8. Go back to the blood sampler software and use the calibration mode to correct the acquired TAC for decay, branching fraction and background. Add all the necessary information for nuclide, activity concentration and the PET acquisition start time. Internally, the software extracts the count rate measured with the twilite system (CRtwilite) and calculates the cross calibration factor for PET and twilite system (CFPET/twilite):
      Equation 3
      NOTE: It is important that the same isotope is used for both calibration and PET/CT experiments, as the branching fraction varies between the different isotopes, which is corrected for in the PET reconstruction process. This procedure has to be repeated regularly in terms of quality control, if important components of the system are changed (e.g., tubes, acquisition and reconstruction parameters) and after repair works.
  2. PET/CT-well counter calibration
    1. To calculate the calibration factor CFwell-counter of the well counter, use the same activity solution that has been produced in the beaker for the calibration of the twilite system. Wait approximately 6 h to allow reduction of specific activity by decay to minimize dead time effects of the scintillation detector of the well counter. Lid the beaker to avoid evaporation.
    2. Calculate the exact time difference to the reference time point and determine the actual activity concentration cb(t+) of the solution of the beaker by decay correcting the original activity concentration . Pipette predefined volumes (Vsample) that are identical to the volume of the blood samples measured within the experiments (e.g., 200 µL), from the beaker into five safe-lock tubes. Measure the activity of each of the five tubes with the well counter for 180 s.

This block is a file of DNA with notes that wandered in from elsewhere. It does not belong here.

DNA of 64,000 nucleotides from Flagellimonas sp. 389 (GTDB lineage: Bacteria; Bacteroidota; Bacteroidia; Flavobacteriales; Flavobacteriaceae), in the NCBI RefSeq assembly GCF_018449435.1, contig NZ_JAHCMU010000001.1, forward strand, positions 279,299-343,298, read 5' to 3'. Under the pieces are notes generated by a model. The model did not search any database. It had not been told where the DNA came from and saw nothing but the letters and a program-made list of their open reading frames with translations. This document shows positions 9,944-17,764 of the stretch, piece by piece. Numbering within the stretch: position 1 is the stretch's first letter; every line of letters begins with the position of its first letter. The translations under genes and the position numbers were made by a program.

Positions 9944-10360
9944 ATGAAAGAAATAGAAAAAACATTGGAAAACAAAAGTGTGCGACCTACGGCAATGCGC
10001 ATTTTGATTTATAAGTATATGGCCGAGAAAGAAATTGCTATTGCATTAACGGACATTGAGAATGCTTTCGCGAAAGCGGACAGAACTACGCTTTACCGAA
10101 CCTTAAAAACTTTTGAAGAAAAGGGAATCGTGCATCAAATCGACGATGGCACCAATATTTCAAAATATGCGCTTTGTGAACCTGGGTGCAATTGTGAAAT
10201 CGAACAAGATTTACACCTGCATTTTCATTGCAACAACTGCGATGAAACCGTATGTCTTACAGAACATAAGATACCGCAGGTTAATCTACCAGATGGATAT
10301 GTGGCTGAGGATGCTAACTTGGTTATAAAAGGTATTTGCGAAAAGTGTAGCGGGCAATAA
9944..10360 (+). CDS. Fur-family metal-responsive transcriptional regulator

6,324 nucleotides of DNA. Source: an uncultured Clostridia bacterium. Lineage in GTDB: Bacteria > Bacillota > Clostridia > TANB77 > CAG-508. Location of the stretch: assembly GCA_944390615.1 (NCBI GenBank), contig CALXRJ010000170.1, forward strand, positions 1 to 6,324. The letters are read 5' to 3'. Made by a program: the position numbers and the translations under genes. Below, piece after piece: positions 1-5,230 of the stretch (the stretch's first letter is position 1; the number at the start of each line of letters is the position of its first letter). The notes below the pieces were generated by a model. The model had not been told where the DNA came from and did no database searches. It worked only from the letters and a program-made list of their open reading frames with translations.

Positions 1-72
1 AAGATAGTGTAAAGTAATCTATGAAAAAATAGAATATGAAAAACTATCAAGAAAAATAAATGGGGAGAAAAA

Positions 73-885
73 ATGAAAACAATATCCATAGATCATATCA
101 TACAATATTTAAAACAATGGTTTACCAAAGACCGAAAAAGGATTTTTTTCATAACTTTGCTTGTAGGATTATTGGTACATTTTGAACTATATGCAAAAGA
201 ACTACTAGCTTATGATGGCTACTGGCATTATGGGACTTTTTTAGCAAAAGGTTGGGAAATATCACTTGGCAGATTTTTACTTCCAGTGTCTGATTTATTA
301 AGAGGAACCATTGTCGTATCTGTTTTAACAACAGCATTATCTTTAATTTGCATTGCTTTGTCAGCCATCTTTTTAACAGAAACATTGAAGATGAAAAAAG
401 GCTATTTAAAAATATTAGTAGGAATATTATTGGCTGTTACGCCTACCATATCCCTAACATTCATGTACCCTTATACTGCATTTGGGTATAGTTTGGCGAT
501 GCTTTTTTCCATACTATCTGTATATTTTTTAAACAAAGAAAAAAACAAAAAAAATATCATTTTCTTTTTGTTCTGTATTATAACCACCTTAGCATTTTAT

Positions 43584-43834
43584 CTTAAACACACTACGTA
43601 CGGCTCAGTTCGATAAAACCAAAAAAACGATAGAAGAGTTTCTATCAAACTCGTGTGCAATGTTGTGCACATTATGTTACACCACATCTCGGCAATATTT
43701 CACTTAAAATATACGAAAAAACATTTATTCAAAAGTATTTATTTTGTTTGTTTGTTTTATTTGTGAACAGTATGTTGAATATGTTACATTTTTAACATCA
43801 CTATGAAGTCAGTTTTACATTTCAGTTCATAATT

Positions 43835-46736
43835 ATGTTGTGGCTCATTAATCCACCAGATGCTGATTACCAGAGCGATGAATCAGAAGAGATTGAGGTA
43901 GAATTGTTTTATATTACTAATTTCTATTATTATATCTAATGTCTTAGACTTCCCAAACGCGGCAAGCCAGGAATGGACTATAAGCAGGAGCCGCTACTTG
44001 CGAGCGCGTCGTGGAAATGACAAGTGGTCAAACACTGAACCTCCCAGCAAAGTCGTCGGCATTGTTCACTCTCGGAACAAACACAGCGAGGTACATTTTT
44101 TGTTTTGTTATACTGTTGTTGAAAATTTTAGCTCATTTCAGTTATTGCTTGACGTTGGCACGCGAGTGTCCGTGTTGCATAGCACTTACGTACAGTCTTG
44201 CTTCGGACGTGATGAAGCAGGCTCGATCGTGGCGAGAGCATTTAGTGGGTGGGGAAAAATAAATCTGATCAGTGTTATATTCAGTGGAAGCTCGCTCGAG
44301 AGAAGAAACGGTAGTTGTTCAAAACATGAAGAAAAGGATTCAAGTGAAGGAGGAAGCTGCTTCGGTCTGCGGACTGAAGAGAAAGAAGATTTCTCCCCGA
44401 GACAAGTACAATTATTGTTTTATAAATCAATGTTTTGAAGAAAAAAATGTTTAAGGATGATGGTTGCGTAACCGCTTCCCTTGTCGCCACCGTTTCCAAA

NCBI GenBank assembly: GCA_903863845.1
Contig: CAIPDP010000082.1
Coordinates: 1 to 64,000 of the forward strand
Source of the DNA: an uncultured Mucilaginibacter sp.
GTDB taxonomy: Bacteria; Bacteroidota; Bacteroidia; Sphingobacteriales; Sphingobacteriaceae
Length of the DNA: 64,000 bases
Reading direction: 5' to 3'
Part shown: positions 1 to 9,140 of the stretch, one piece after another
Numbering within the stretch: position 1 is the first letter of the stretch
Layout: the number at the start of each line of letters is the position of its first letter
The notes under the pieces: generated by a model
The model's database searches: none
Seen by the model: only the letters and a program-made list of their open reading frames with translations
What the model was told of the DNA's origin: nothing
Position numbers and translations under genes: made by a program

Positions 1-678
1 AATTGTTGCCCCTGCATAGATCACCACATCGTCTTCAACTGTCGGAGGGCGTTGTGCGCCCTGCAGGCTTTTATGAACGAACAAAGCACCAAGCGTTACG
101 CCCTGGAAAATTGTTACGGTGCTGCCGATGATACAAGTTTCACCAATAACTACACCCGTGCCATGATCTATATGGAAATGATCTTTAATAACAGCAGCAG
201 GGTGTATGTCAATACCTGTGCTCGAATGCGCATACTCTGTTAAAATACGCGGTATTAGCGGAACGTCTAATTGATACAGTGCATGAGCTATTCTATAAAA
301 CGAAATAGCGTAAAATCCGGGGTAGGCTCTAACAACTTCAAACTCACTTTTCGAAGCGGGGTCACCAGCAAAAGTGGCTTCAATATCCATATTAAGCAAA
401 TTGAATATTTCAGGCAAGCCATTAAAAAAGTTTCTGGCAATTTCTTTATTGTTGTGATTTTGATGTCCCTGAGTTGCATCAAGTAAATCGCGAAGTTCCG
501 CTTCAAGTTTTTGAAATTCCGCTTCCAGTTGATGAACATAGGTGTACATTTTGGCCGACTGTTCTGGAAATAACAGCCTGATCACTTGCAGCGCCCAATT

NOTE: If the coefficient of variation for a single measurement is greater than 1%, the measurement time should be increased. Record the measured count rate in counts per minute [cpm] for each tube and the measurement start time. Perform a decay correction.
    3. Calculate the calibration factor CFwell-counter for each measurement by dividing the decay corrected count rate CRwell-counter of the well counter by the decay corrected activity concentration of the beaker cbeaker(t+):
      Equation 4
    4. Average the five calibration factors to obtain the mean calibration factor.

Representative Results

The setup of the shunt system is displayed in Figure 2. Representative results of the continuous blood sampling data compared to manual blood sampling data in three wildtype rats over a time span of 30 min are presented in Figure 3A,C. At the beginning of the continuous blood sampling, an initial peak (maximum of radioactivity concentration) can be seen at 5 s after tracer injection. Afterwards, the activity in the blood declines rapidly and reaches a plateau at about 15 min. In the manual blood sampling data the detected Peak is smaller and the plateau is not easily to define (Figure 3A,C). The comparison of the continuous blood sampling to the image-derived data is displayed in Figure 3B,D. In the image-derived data, the peak and the starting point of the plateau are clearly visible, nevertheless the maximum of the peak is smaller compared to continuous blood sampling data for all animals (Figure 3B,D).

A sub-optimal outcome of continuous blood sampling with our setup is shown in Figure 3E,F. At the beginning of the continuous blood sampling, no data acquisition within the first 3.5 min was possible due to blood clotting. By disconnecting the tube system at connector orange and floating with heparinized saline solution, the flow in the tube system was restarted and the measurement continued. A peak can be seen at about 4 min, which does not record the maximum of radioactivity in blood (Figure 3E,F). Manual blood sampling (Figure 3E) and image-derived analyses (Figure 3F) were still possible and comparable to the correct outcomes.